Russia's invasion of Ukraine has directly caused or paved the way to the emission of 175 million metric tons of carbon dioxide (CO2) into the atmosphere, a joint report said on Thursday.

The report, published by Ukraine's environment ministry and climate NGOs, said their estimate included both emissions that had been released and those that would be produced during repair work following the destruction caused by the February 2022 invasion.

It laid out some of the main carbon-emitting activities fighting caused.

"Billions of liters of fuel used by military vehicles, nearly a million hectares of fields and forests set ablaze, hundreds of oil and gas structures blown up and vast amounts of steel and cement used to fortify hundreds of miles of front lines," it said.

The 175-million-metric-tons estimate was the equivalent to the annual emissions produced by 90 million cars, or the whole of the Netherlands in a year, it said.

The war Moscow launched has killed tens of thousands and displaced millions, but it has also caused vast environmental damage as two armies engage in the biggest European land war in 80 years.

The report, which seeks to quantify the war's carbon footprint, was put together in cooperation with the Ukraine's environment ministry and climate researchers from Ukraine and other countries.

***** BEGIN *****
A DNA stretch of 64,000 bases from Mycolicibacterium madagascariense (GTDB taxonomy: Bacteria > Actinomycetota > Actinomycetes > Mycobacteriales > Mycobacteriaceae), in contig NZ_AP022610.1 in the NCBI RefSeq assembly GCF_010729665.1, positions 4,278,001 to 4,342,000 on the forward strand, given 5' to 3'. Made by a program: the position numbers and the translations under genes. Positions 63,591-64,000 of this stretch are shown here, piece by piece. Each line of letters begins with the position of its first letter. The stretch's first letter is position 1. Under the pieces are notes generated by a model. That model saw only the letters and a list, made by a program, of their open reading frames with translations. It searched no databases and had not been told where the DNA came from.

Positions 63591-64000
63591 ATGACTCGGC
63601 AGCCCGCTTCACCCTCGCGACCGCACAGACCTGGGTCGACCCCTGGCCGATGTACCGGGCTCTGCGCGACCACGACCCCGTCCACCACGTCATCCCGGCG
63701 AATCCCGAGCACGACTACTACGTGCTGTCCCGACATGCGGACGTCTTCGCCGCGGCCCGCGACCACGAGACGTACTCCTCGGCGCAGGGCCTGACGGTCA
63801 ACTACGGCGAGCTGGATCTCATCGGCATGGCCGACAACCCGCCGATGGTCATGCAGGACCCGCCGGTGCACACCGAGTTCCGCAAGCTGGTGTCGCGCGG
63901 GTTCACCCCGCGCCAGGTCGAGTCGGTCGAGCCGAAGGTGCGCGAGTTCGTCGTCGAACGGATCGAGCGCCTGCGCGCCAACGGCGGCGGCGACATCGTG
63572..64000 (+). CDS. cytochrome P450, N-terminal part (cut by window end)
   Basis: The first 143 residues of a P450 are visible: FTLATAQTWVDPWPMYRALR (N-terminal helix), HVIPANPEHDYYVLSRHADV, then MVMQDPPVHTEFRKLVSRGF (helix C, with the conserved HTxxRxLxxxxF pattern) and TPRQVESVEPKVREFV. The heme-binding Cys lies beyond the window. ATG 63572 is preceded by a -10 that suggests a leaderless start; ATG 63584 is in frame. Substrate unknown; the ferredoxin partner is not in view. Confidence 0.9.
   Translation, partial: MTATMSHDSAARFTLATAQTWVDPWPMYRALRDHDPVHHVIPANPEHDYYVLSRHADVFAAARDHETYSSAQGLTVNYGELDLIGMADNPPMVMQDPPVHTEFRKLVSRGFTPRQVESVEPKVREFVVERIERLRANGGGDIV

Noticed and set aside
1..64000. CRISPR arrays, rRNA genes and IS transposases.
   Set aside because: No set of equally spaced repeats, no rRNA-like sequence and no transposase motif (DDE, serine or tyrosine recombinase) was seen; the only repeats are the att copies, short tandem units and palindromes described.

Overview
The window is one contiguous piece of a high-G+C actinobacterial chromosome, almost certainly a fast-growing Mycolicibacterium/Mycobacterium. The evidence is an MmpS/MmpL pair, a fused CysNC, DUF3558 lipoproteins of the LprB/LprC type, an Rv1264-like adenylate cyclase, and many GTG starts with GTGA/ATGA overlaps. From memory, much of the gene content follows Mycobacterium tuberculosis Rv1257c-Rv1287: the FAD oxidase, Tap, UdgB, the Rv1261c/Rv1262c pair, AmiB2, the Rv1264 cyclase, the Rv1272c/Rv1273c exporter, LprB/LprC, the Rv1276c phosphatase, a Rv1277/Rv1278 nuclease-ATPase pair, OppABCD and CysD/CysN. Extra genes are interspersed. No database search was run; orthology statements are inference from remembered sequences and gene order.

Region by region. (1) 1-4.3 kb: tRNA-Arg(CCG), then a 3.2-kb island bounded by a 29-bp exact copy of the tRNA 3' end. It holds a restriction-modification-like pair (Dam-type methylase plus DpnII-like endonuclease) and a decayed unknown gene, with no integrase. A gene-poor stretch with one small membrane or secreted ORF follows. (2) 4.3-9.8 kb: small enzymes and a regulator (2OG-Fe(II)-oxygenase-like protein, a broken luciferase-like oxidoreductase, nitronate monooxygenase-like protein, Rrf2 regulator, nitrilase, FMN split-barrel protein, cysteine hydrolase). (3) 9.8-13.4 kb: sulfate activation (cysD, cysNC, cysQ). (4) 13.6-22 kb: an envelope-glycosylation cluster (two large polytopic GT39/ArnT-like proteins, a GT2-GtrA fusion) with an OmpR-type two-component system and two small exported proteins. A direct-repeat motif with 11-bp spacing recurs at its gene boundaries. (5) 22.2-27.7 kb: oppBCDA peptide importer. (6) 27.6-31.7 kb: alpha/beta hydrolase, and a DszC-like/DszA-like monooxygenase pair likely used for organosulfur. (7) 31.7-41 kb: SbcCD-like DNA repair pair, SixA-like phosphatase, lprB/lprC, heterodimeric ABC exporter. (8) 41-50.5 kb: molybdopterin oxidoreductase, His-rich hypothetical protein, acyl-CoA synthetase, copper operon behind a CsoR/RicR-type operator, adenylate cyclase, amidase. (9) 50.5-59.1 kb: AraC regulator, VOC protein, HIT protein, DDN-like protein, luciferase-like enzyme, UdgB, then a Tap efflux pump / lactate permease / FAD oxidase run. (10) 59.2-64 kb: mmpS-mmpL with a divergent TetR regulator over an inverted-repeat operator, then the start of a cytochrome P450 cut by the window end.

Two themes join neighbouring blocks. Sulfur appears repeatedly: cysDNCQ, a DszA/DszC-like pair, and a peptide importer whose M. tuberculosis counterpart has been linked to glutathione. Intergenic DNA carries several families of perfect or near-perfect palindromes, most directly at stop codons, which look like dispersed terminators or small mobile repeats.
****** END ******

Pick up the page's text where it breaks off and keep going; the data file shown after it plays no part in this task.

The report used a measure called the Social Cost of Carbon to calculate the approximate financial cost of the additional emissions.

"The total climate damage that the Russian Federation has caused after 24 months of the war amounts to more than ($)32 billion," it said.

The report said the war emissions could be approximately divided into three aspects: military activity, the steel and concrete needed to rebuild damaged infrastructure, and the last piece comprising several disparate factors that include fires and the movement of people.

"In the early months of the war, the majority of the emissions were caused by the large scale destruction of civilian infrastructure requiring a large post-war reconstruction effort," the report said.

"Now, after two years of war, the largest share of emissions originate from a combination of warfare, landscape fires and the damage to energy infrastructure."

Military activity was responsible for 51.6 million tons of CO2-equivalent emissions, the report said.

The majority of that number, 35.2 million tons of CO2 equivalent, was caused by the Russian military's fuel consumption, with a further 9.4 million tons from the Ukrainian military's use of fuel.

Among the world's biggest consumers of fuel, militaries worldwide account for 5.5% of global greenhouse gas emissions, according to a 2022 estimate, opens new tab by international experts.

The war has significantly increased the frequency of landscape fires in the affected areas, according to the report.

It said a million hectares of land had been scorched by 27,000 war-related fires, causing the equivalent atmospheric damage of 23 million tons of CO2.

The report also calculated that the closure of airspace over Ukraine and some parts of Russia, as well as the restrictions on certain carriers' use of Russia's airspace, have created just over 24 million tons of additional CO2 emissions.

"Restrictions or caution has largely cleared the skies above some 18 million km2 of Ukraine and Russia, adding hours to journeys between Europe and Asia that consume additional fuel," it said.